The difference between a tube and a tube
Definition of pipe
The tube is an empty container with a circular cross section that has a specific diameter, thickness and length that is used to move and transfer fluids and is composed of different materials such as: steel, concrete, fiberglass and …..
Pipes are divided into two categories in terms of construction, Seamless pipes and Welded pipes.
Examples of common pipes in the industry are:
ASTM A53 Specification for pipe, steel, black and hot-dipped, zinc coated, welded and seamless
ASTM A106 Specification for seamless carbon steel pipe for high-temperature service
ASTM A333 Specification for seamless and welded for low-temperature service
* Seamless Pipes
These pipes are made of ingots with full and circular cross-section and with the force of heat and tension by rollers. Seamless pipes are usually made up to 16 inches in diameter.
* Welded Pipe
To make this type of pipe, they are made of steel sheets and using welding. Seamed pipes are usually produced by two methods of submerged arc welding (SAW) and electric resistance welding (ERW). The categories are divided into:
1. Straight seam pipe
2. Spiral seam pipe
Dimensional specifications of pipes
NPS Nominal Pipe Size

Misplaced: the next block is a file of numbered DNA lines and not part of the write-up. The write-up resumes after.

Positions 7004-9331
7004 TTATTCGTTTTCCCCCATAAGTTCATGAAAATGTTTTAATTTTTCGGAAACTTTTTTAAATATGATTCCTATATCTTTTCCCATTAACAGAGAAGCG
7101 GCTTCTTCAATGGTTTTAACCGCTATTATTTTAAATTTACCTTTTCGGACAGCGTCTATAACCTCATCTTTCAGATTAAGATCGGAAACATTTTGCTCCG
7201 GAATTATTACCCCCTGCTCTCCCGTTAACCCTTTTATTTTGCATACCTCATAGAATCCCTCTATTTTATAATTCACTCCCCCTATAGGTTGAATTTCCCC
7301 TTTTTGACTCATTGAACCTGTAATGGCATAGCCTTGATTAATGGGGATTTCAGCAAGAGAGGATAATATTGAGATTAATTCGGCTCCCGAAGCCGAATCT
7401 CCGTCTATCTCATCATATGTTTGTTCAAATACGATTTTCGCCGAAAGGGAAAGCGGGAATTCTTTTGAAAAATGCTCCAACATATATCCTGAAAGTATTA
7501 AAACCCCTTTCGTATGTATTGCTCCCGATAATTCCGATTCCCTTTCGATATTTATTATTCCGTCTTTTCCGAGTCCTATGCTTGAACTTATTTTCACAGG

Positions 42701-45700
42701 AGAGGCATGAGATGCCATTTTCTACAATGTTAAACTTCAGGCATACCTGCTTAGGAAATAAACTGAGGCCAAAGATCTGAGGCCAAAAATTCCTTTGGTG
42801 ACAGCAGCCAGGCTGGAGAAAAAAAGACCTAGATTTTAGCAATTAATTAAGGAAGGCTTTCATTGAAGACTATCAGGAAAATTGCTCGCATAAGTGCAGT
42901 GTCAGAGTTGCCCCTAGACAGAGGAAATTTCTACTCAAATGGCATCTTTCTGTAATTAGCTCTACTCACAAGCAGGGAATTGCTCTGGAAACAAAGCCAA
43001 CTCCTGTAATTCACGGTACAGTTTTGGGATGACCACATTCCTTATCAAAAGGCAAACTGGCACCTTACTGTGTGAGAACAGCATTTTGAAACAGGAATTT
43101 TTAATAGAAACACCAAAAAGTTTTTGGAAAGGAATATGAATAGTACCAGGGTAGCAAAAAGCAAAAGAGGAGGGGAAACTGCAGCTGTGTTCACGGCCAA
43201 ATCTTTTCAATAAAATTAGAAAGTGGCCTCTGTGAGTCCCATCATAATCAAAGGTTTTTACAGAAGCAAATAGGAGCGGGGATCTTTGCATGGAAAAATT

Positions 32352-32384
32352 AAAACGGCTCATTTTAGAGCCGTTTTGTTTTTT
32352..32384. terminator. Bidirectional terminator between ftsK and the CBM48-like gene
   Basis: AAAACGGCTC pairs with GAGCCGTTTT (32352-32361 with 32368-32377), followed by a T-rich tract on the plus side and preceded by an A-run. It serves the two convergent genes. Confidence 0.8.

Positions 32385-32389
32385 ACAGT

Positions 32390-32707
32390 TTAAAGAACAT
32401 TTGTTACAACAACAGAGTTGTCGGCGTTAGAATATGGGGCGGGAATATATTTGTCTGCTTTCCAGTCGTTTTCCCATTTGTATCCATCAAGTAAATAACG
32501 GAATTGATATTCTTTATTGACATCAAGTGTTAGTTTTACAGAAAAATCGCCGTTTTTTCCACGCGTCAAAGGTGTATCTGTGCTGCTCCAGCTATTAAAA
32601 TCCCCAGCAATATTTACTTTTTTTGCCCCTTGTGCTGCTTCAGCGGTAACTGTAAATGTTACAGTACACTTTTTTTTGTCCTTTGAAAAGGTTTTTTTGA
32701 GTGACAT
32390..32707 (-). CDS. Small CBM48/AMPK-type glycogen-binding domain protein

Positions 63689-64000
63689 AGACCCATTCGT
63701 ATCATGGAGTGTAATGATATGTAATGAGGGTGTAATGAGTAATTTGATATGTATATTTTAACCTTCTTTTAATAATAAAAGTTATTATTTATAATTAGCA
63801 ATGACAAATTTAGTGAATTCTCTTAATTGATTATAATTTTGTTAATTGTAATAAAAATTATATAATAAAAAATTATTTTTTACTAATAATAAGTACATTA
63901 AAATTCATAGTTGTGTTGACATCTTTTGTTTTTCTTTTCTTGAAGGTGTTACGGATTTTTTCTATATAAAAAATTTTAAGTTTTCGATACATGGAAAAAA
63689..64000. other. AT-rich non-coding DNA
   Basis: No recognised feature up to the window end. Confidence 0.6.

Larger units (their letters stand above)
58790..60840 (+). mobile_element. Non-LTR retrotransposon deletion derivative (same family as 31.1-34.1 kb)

OD Outside Diameter
Thickness t Wall Thickness
Tube head makeup End preparation
Concepts NPS, OD, ID for pipes
The pipes have a definite OD, although their thickness varies. A pipe with a fixed nominal diameter for different thicknesses, its outer diameter is the same. For example, the outer diameter (OD) of an 8-inch pipe is the same as Sch60, Sch40, etc. and is equal to 8.625 inches.
Up to the size of NPS≤12 ”the nominal diameter is not the same as the outer diameter and the value of the outer diameter is greater than the nominal diameter. For example, a pipe with a nominal diameter of 10 inches has an outer diameter of 10,750 inches.
From size 14 inches up, the nominal diameter of the pipe is equal to its outer diameter.
Tube Thickness Class (Schedule No)
The pipe thickness class is used to facilitate the pipe trade.
Approximate calculation formula Sch. Pipe
Sch. = (3 + ID) / T where ID = Inside diameter and T = Thickness.
Note: In order to facilitate the use of commercial common thickness classes are called as follows.
STD = Standard XS = Extra Standard XXS = Double Extra Standard
High thickness pipes such as XXS, Sch160, Sch140, Sch120 are also called HEAVY WALL pipes.
Definition of tube
Tubes are commonly used for high heat transfer and high pressure applications. They are resistant to creep and are used in boilers, oil furnaces and heat exchangers.
The tubes do not have a specific length. The thickness of the tubes is the same throughout them, while this thickness in the tube has a tolerance. Common examples of tubes in the industry are:
ASTM A178 Specification for Electric-Resistance Carbon Steel and Carbon-Manganese Steel Boiler and Superheater Tube
ASTM A179 Specification for Seamless Cold-Drawn Low-Carbon Steel Heat-Exchanger and Condenser Tubes
ASTM A192 Specification for Seamless Carbon Steel Boiler Tubes for High-Pressure Service
ASTM A209 Specification for Seamless Carbon-Molybdenum Alloy-Steel Boiler and Superheater Tubes
Technical specifications of tubes
* The nominal diameter of the tubes is equal to their outer diameter.
* The thickness class of the tubes is determined by BWG = Birmingham Wire Gauge.
* As the BWG increases, the thickness of the tube decreases.